2 John tells us to love one another

What is in 2 John?
2 John is the 63rd book in the Bible and the 24th book in the New Testament. It is only 13 verses long (8 for the actual body of the letter).

John urges the recipients to love one another, fulfilling a commandment that existed from the beginning. Love involves walking in Jesus’s commandments. Some do not confess that Jesus will someday come back in the flesh, and they are deceivers. The recipients are to guard themselves against these falsehoods, abiding in God’s teachings.

Who wrote it?
2 John is identified as being written by someone named John, and there is support for the view that this was indeed the apostle John who wrote the Gospel of John.

Who was it written to?
The audience of this letter is quite local: it is addressed to ‘the elect lady and her children’. Many of the ‘you’s are plural, though, so there may be an entire congregation in mind.

When was it written?
1 John, 2 John, and 3 John were most likely written towards the end of the 1st century A.D. 1 John is mentioned in a few early church writings from the early 2nd century. Near the end of his life, John was reportedly ministering near Ephesus, perhaps when he wrote these letters.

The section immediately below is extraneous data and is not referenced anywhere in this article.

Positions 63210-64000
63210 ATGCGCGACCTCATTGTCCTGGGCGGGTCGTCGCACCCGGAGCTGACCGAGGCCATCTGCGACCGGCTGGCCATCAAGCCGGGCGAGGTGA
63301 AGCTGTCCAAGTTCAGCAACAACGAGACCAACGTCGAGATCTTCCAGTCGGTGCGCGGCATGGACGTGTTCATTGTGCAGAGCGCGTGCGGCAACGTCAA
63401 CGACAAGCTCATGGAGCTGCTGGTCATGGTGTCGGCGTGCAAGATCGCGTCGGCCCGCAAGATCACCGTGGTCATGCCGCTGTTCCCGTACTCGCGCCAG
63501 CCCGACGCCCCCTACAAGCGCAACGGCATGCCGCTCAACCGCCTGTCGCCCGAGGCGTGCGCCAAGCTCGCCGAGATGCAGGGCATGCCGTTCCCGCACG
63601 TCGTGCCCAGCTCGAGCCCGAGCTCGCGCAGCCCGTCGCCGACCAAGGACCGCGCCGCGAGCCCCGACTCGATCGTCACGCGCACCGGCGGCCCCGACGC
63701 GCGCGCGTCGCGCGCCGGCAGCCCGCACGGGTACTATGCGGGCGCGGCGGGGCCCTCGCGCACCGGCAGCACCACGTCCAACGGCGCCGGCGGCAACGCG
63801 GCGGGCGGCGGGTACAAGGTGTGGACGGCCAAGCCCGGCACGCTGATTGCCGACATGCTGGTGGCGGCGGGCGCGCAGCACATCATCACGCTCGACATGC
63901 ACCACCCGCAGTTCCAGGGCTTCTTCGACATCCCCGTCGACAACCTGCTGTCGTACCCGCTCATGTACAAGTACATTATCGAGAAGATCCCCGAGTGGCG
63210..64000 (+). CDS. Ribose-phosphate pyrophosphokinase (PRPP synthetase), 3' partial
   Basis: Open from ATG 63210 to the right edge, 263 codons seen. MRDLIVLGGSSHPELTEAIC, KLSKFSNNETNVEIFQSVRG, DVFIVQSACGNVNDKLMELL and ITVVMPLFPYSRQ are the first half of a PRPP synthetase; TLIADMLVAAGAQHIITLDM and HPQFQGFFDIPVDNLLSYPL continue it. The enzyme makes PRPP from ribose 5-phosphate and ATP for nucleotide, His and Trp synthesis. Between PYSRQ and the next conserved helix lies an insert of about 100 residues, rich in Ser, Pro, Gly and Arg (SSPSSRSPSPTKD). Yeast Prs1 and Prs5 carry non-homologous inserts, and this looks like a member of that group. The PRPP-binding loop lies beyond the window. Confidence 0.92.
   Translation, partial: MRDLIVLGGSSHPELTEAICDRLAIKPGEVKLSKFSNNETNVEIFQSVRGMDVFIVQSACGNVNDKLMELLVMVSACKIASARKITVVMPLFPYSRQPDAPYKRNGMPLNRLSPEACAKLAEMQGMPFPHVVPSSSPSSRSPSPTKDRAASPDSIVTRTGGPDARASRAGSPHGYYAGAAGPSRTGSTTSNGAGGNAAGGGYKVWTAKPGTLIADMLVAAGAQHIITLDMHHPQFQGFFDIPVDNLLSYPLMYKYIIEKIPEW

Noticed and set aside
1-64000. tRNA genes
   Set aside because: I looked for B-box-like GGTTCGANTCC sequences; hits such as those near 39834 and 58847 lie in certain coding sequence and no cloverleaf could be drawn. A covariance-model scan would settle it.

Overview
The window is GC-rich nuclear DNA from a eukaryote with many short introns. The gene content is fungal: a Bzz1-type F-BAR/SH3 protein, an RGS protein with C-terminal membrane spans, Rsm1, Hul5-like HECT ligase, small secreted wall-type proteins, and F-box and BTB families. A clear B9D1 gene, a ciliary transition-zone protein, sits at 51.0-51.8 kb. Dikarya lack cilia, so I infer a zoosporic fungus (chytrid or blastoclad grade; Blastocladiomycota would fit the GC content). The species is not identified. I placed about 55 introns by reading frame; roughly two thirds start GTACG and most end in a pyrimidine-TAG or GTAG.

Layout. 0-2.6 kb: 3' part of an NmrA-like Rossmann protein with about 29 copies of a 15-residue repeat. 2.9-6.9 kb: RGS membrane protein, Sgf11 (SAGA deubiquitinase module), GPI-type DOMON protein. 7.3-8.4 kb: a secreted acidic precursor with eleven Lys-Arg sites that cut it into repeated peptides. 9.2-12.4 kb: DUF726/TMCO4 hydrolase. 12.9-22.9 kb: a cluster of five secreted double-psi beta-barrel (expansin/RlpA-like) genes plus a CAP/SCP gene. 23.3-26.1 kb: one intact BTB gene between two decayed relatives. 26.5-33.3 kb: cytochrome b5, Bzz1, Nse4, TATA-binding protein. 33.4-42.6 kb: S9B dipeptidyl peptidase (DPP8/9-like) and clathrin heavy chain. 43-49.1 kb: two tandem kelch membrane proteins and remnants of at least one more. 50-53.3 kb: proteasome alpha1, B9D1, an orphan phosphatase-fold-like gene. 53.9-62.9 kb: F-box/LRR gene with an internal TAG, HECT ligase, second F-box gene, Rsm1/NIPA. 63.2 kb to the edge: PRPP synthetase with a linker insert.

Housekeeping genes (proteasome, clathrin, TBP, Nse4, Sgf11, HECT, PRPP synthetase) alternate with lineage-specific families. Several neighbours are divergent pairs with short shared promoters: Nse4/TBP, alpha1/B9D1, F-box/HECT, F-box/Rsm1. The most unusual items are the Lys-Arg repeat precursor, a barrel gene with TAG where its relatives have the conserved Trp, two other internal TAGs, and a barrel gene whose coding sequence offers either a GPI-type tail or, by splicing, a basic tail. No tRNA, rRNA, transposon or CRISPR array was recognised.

Why was it written?
2 John was written to remind a particular congregation of the commandment to love and stay true to God’s word.

How does 2 John apply to me?
The message of love is integral to 2 John. Love, however, also involves keeping to God’s commandments and not deceiving others. As put forth in Philippians 1:27, the church should be of one mind. Those who insist on false teachings should not be allowed to present them in the church as if they were true.


Recommended resources:

As for all posts in this series, a book introduction in a good study Bible will provide more information than listed here. The ESV Study Bible is one recommendation.
The Bible Project video on 2 John (covers 1, 2, and 3 John)


Biblical illustrations by Jim Padgett, courtesy of Sweet Publishing, Ft. Worth, TX, and Gospel Light, Ventura, CA. Copyright 1984. Released under new license, CC-BY-SA 3.0